12:50 is absolutely, completely, 100% correct. My advice to 2L's, if they want it, is to interview where you want, go to callbacks where you can, and (hopefully) come up with a list of offers. Then talk to 3L's who worked in the firms from which you are considering accepting an offer.

8/25/2009 12:53 AM  
Anonymous Anonymous said...

The survey doesn't have an option for what my firm did. They gave us all offers, but said they can't tell us start dates until April at the latest.

8/25/2009 9:46 AM  
Blogger Matt said...

My Minneapolis-based firm gave offers to 14 out of 44 summers. Incidentally, 14/44 is .318, which is also former Minnesota Twins great Kirby Puckett's career batting average. My money is that's how they picked the number.

8/25/2009 8:06 PM  
Anonymous Anonymous said...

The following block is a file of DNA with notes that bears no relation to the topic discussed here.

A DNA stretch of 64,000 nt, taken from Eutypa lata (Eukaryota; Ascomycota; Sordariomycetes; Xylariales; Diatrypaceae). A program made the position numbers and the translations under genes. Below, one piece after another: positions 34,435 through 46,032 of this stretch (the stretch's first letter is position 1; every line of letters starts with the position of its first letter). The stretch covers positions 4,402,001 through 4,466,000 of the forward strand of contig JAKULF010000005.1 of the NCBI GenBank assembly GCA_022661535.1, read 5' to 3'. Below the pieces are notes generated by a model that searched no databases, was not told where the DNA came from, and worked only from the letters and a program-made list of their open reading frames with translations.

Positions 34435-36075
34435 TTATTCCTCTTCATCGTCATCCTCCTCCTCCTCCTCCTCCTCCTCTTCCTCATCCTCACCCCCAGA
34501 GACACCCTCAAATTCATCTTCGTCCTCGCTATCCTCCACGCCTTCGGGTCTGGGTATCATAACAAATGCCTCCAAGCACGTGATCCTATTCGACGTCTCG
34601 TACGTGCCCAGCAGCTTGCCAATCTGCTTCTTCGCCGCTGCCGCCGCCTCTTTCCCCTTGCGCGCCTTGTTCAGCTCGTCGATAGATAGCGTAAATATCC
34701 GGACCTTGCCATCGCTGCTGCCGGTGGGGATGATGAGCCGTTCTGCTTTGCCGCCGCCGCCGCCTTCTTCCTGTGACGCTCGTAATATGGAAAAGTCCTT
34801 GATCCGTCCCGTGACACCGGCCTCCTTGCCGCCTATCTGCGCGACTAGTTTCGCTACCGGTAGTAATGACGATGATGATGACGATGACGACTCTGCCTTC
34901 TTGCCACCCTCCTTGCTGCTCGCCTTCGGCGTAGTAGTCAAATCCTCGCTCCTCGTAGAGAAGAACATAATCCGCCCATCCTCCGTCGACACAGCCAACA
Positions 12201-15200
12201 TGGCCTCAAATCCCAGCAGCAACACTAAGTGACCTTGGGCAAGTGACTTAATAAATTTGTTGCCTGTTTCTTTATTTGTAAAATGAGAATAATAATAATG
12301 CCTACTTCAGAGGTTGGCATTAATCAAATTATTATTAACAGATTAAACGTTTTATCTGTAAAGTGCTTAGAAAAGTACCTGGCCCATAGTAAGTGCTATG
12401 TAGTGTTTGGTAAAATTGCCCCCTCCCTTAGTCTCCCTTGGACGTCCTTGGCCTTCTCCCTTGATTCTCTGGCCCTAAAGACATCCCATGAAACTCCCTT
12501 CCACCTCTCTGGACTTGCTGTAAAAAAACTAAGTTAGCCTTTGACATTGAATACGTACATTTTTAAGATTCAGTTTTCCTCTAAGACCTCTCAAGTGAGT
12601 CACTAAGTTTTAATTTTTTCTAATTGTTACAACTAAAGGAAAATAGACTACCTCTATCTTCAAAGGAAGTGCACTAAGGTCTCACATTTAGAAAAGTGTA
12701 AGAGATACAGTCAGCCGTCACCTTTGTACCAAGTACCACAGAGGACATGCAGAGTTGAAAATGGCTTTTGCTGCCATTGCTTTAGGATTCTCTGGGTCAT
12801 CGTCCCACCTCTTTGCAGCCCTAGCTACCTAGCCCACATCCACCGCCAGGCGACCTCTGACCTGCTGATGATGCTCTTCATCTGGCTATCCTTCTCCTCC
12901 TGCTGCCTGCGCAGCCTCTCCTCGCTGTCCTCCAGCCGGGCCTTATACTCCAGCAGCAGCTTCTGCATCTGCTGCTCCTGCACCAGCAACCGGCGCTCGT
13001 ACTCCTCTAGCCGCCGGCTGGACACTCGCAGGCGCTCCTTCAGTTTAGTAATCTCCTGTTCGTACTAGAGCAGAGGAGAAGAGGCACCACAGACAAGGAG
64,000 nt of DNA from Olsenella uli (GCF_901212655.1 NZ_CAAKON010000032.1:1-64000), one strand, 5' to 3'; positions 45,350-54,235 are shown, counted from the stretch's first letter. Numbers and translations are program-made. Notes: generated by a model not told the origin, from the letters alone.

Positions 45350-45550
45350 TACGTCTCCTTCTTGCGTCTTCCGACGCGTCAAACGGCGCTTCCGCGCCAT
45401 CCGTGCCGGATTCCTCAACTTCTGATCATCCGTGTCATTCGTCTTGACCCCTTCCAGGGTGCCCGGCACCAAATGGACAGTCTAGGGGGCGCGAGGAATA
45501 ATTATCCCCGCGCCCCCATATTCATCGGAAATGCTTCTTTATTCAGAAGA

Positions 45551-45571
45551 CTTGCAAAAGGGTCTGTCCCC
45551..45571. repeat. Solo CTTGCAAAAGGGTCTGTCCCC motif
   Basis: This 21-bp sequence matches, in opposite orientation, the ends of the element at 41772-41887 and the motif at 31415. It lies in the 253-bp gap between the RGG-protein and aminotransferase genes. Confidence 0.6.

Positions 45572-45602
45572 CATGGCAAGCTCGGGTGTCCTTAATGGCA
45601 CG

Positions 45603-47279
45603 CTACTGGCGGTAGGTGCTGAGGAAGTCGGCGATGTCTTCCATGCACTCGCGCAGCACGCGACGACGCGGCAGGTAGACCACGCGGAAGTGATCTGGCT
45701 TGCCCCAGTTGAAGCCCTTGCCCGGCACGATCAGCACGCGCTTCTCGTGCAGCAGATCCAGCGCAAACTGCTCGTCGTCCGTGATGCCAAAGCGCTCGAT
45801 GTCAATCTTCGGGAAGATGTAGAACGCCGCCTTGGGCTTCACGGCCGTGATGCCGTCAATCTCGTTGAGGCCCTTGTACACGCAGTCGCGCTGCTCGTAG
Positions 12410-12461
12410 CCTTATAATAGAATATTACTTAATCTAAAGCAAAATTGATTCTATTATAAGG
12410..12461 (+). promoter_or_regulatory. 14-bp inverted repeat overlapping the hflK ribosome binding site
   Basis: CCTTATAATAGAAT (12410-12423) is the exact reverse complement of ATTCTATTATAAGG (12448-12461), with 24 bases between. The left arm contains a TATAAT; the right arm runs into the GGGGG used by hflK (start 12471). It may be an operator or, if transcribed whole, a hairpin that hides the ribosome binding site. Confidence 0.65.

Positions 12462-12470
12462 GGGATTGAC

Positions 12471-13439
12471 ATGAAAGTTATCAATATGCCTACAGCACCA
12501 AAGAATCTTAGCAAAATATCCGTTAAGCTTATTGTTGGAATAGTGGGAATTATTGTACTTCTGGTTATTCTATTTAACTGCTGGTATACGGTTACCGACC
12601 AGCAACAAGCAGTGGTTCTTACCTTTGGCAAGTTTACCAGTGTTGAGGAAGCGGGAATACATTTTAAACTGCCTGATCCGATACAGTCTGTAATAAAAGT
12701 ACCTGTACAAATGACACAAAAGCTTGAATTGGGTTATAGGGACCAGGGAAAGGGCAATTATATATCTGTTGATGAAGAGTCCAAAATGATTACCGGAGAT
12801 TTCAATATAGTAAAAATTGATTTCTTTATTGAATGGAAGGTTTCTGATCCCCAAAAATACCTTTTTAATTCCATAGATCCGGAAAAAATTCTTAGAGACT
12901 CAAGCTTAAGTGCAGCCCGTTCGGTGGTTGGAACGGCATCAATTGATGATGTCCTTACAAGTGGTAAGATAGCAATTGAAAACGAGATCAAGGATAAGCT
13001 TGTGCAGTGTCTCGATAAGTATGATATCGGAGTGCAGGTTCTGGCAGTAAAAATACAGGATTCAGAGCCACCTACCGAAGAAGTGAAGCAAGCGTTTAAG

interview where you want

I think people were asking for this survey because they believed it would be a useful tool in deciding where they want to interview (seems like interview slots are hard to come by this year).

8/26/2009 10:13 AM  
Anonymous Anonymous said...

Something else to consider is which firms froze salaries versus which didn't. While first-year salary would remain the same, at some firms you will become a second-year associate and make the same salary as a first-year associate - while your classmates at another firm get a hefty salary bump. Granted, it's still a lot of money; but when all the firms are generally pretty equal in all other ways, it's a good idea to be armed with the knowledge of which firms (a) might lay you off 4 months after you started when times get tough; (b) are more likely to not give you an offer at the end of your summer, and (c) will not pay you at the market rate after your first year.

Yes, it is a more difficult market. But I think for those of you who do have options to choose from, the more knowledge the better - and you'll have the power to "discipline" the firms that are making layoff/no offer/salary freeze decisions. Capitalism, baby!

-'08 alum.

8/26/2009 2:06 PM